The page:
PODCAST| Matt Micucci interviews Antonio Russo Merenda, producer of the documentary The Deminer.
To listen to the interview, click on the ► icon on the right, just above the picture
Antonio Russo Merenda produced the documentary feature The Deminer, directed by Hogir Hirori and Shinwar Kamal, which was presented at the 30th International Documentary Film Festival Amsterdam (IDFA). The film takes place in the chaotic aftermath of the fall of Saddam Hussein, and follows the life of Fakhir, a father of eight who dedicated his life to disarming landmines with his own hands after seeing so many innocent civilians getting injured by them while serving in the Iraqi army. The bulk of the film is composed of archive footage, shot by Fakhir himself and members of his team. It was Kakhir’s eldest son who found them in a suitcase, as Russo Merenda tells us. As he tells us in this interview, it was Hirori who approached him, and showed him ten minutes of the film shortly after he ended his term as documentary film commissioner at the Swedish Film Museum. He recalls that these ten minutes were, to him, “the strongest ten minutes ever [and] we immediately joined forces. He also recalls feeling the need to build “a monument for this incredible character [whose clear goal was] to same as many human lives as possible,” this regardless of race, colour, etc. In this interview, Russo Merenda also tells us about the resonance of The Deminer in light of the recent developments in Northern Iraq. He also talks about the challenge of using aforementioned primary source footage, and about where he hopes the film will travel after IDFA.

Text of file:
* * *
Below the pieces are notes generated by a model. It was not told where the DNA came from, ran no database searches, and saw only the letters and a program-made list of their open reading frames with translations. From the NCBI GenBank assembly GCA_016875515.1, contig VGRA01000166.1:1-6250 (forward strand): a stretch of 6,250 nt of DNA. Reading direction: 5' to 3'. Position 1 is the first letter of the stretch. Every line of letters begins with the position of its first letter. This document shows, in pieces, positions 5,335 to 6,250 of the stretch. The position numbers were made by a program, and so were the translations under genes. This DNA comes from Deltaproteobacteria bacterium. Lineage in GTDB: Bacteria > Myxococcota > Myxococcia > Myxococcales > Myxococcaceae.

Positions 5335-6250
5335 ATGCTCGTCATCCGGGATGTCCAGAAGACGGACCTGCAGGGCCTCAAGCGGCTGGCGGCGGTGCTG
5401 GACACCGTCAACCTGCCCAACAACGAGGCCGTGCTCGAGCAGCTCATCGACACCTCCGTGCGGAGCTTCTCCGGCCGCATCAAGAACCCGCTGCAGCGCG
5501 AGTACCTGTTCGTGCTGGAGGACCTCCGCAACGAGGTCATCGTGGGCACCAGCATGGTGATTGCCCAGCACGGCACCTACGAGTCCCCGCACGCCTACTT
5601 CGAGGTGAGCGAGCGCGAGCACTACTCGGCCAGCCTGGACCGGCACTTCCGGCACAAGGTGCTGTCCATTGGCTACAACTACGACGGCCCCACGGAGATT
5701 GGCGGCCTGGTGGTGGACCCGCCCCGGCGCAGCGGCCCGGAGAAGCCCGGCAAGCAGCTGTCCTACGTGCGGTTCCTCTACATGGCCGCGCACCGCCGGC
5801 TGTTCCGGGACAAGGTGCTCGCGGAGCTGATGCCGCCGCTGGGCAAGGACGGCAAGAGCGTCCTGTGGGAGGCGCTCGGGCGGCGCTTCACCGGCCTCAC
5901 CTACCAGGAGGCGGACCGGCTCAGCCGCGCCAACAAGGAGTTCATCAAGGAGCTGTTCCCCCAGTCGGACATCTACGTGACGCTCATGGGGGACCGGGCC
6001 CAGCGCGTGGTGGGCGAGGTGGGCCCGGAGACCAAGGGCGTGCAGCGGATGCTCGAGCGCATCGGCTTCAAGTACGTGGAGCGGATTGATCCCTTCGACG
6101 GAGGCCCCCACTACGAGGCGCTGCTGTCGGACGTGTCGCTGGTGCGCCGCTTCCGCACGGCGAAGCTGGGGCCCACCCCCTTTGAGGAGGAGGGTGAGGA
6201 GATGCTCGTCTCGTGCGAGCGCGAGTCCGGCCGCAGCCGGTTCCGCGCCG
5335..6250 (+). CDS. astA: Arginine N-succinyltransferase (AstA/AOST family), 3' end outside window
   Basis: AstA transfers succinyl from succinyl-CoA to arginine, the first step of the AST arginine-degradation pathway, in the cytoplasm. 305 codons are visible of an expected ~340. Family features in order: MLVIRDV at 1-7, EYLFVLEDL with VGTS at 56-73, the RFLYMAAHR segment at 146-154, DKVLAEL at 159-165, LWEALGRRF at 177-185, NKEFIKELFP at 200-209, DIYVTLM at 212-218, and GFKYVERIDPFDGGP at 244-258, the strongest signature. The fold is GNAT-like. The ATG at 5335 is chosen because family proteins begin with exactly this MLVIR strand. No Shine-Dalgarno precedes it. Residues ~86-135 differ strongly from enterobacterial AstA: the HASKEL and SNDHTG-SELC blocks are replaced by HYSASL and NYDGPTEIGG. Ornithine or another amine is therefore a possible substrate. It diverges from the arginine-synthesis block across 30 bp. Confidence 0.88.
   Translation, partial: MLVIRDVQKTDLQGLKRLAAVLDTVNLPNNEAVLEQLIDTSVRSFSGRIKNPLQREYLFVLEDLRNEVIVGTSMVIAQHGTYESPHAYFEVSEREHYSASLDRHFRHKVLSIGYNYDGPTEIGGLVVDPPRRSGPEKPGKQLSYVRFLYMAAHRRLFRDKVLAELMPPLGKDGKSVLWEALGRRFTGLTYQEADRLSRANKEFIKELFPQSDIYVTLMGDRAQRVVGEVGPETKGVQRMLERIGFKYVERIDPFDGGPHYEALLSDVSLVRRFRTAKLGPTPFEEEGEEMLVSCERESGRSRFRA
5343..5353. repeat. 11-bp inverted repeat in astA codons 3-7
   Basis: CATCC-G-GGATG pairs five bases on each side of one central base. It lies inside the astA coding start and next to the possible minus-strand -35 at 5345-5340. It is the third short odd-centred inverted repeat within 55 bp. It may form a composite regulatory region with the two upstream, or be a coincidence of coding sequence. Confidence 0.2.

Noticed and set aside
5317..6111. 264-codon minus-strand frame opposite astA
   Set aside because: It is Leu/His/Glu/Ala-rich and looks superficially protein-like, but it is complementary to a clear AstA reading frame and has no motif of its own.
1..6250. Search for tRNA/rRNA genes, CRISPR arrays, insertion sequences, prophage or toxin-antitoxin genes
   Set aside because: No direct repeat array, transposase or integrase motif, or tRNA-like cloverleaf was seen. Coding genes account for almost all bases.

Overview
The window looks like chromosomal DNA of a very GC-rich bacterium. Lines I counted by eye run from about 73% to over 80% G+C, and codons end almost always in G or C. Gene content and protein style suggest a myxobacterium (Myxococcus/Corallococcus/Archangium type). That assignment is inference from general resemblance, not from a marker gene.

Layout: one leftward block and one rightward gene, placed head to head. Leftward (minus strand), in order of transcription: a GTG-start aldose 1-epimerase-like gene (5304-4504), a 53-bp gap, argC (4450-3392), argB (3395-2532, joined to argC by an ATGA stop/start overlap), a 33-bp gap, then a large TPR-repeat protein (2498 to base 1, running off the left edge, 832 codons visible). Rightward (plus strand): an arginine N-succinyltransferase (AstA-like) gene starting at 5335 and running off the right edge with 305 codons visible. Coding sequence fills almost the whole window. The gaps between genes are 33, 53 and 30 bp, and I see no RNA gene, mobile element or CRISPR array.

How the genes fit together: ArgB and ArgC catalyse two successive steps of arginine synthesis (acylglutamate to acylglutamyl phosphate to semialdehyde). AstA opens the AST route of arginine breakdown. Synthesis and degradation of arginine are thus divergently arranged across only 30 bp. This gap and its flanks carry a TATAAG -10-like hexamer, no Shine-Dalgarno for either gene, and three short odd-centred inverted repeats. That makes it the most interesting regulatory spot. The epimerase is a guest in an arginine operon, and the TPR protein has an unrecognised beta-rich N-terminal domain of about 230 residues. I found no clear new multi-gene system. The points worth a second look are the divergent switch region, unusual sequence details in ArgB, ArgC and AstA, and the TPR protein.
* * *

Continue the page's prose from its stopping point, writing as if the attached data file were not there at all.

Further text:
The Deminer: In the chaotic aftermath of the fall of Saddam Hussein, Fakhir, a father of eight, is serving in the Iraqi army. All around him, he sees innocent civilians getting injured by landmines, so he determines to disarm them with his own hands, using just a pocketknife and some wire cutters. He clears thousands of roadside bombs, mines and car bombs, knowing that every time he cuts a wire it could cost him his life—which he seems to find less important than the lives of others. In 2014, by this time having lost a leg, he starts working for the Kurdish Peshmerga, disarming boobytraps left behind by IS in and around Mosul. An enthusiastic home video maker, Fakhir collects hundreds of hours of footage of his day-to-day work. We hear his son’s commentary in voice-over as he watches videos of his heroic father in action. Fakhir perseveres despite the warnings of his colleagues—after all, every ringing cell phone could herald an explosion. Every snip of the wire-cutter almost gives us heart failure as well, because there’s certainly no guarantee of a happy ending here.